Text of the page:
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Market Monday: October 14th, 2013 New Releases

Book of the Week

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Blue is the Warmest Color by Julie Maroh

In this tender, bittersweet, full-color graphic novel, a young woman named Clementine discovers herself and the elusive magic of love when she meets a confident blue-haired girl named Emma: a lesbian love story for the ages that bristles with the energy of youth and rebellion and the eternal light of desire. First published in French by Belgium’s Glénat, the book has won several awards, including the Audience Prize at the Angoulême International Comics Festival, and the live-action, French-language film version of the book won the Palme d’Or at the Cannes Film Festival in May 2013.

Singles of the Week

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Star Trek: Khan #1, art by Claudia Balboni

"Shall we begin?" Don’t miss this all-new mini-series event overseen by Star Trek Into Darkness writer/producer Roberto Orci! Witness the shocking origin of Khan Noonien Singh from his earliest years through his rise to power during the epic Eugenics Wars! Behold the events that led to his escape from Earth aboard the Botany Bay! Learn the truth behind his re-awakening by Admiral Marcus and Section 31! It’s the origin of Star Trek’s greatest villain, only from IDW!

Collection of the Week

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Divas, Dames & Daredevils, including art by Barbara Hall and Fran Hopper

Wonder Woman, Mary Marvel, and Sheena, Queen of the Jungle ruled the pages of comic books in the 1940s. But many heroines of the WWII-era have been forgotten. Through twenty-eight full reproductions of vintage Golden Age comics, Divas, Dames & Daredevils reintroduces their ingenious abilities to mete out justice to Nazis, aliens, and evildoers of all kinds. Each spine-tingling chapter opens with Mike Madrid’s insightful commentary about heroines at the dawn of the comic book industry and reveals a universe populated by extraordinary women - superheroes, reporters, galactic warriors, daring detectives, and ace fighter pilots - who protected America and the world with wit and guile.

[Note: Print version is in black-and-white, eBook in full color]

More new releases under the cut!

Read More

This is Golden Age artist Fran Hopper, standing next to a portrait of herself she painted in the 1940s, around the time she was working for the publisher Fiction House.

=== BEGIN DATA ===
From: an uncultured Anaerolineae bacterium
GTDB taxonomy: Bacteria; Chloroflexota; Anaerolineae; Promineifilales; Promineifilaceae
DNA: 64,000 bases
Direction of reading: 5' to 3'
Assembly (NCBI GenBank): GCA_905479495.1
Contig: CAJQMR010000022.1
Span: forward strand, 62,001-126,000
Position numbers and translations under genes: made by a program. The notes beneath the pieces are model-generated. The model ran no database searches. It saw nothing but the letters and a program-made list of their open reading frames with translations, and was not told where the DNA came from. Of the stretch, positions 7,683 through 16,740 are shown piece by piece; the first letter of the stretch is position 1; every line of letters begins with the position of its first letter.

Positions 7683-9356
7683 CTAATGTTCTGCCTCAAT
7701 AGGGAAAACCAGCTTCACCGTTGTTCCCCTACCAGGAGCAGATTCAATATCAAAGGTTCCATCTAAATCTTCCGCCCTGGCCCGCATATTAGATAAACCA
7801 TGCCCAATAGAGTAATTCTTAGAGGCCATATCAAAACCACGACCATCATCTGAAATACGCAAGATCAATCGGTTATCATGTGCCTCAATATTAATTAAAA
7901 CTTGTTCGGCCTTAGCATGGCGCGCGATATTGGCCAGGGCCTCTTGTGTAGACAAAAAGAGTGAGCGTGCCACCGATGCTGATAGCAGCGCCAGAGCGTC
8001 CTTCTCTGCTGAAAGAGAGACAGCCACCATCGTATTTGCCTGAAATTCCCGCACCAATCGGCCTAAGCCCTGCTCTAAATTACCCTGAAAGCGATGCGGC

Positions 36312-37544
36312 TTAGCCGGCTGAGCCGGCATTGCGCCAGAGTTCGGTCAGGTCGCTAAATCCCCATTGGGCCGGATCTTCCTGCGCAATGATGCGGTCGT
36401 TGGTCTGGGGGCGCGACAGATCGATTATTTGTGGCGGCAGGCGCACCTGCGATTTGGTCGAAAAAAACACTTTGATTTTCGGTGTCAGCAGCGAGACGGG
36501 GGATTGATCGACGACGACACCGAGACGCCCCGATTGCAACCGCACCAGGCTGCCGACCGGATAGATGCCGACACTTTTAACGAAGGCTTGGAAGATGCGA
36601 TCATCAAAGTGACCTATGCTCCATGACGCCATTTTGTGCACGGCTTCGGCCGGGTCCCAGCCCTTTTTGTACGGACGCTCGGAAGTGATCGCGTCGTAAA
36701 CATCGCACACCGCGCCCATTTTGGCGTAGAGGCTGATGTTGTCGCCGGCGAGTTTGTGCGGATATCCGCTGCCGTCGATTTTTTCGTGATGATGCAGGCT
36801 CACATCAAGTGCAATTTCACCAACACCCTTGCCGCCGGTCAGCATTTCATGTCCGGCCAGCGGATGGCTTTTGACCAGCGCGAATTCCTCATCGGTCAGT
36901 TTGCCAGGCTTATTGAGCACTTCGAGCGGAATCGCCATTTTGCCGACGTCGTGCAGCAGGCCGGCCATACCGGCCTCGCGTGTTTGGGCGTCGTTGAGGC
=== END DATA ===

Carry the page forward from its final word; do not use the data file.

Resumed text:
Trina Robbins just e-mailed this to me—as rediscovering Ms. Hopper alive and well was joint effort between us!—and I still can’t believe how fortunate we are to have a chance to preserve one more small corner of women’s comics history before her memories were lost to us like so many others.
Fiction House comics are all in the public domain, so it’s not too hard to find Ms. Hopper’s work online if you dig around, but here are two stories about adventure heroines Mysta of the Moon and Gale Allen (along with a Lily Renée story) from the Golden Age Comic Book Stories blog.  It’s fun stuff, and Ms. Hopper’s art is capable and strong.

This is Golden Age artist Fran Hopper, standing next to a portrait of herself she painted in the 1940s, around the time she was working for the publisher Fiction House.

Trina Robbins just e-mailed this to me—as rediscovering Ms. Hopper alive and well was joint effort between us!—and I still can’t believe how fortunate we are to have a chance to preserve one more small corner of women’s comics history before her memories were lost to us like so many others.

Fiction House comics are all in the public domain, so it’s not too hard to find Ms. Hopper’s work online if you dig around, but here are two stories about adventure heroines Mysta of the Moon and Gale Allen (along with a Lily Renée story) from the Golden Age Comic Book Stories blog.  It’s fun stuff, and Ms. Hopper’s art is capable and strong.

Breaking News in the World of Women’s Comics History!

What started out as an offhand Google search in the midst of combing through the 1940 Census turned into a series of e-mails between myself and quintessential comics “herstorian” Trina Robbins and has concluded with a victory in the race against time in preserving women’s place in Golden Age comics history.

To wit, Frances Deitrick Hopper, one of the many female artists behind comics publisher Fiction House’s adventure heroines, such as Gale Allen, Jane Martin, and Mysta of the Moon, has been “rediscovered” alive at the age of 90 in New Jersey.

Until now, her life after her last comics credit in 1948 has been a mystery to historians— one of many in the comics field and perhaps never thought to be solved.  But in an attempt to find her hypothetical obituary turned up something better (at least for my research purposes): the obituary of her husband from 2010, stating that at least at the time, she survived him.

Alas, I am a responsible adult now with a real job, and I couldn’t be chasing down leads to possibly living nonagenarians in questionable health, so I went to the person who has the best job in the world, which is to do exactly that, Ms. Trina Robbins.

Using information from Dr. Hopper’s obituary, Trina got in touch with Fran Hopper’s daughter, a retired pediatrician in Massachusetts.  And earlier this afternoon, I got a very excited e-mail from Trina, informing me that she had just gotten off the phone with none other than Fran Hopper herself, alive and well and still sharp as a tack.

I eagerly look forward to Trina’s upcoming book, which she informs me will contain images and information furnished by Mrs. Hopper.  And just maybe we can dream of a Fiction House reunion between Fran Hopper and Lily Renee.

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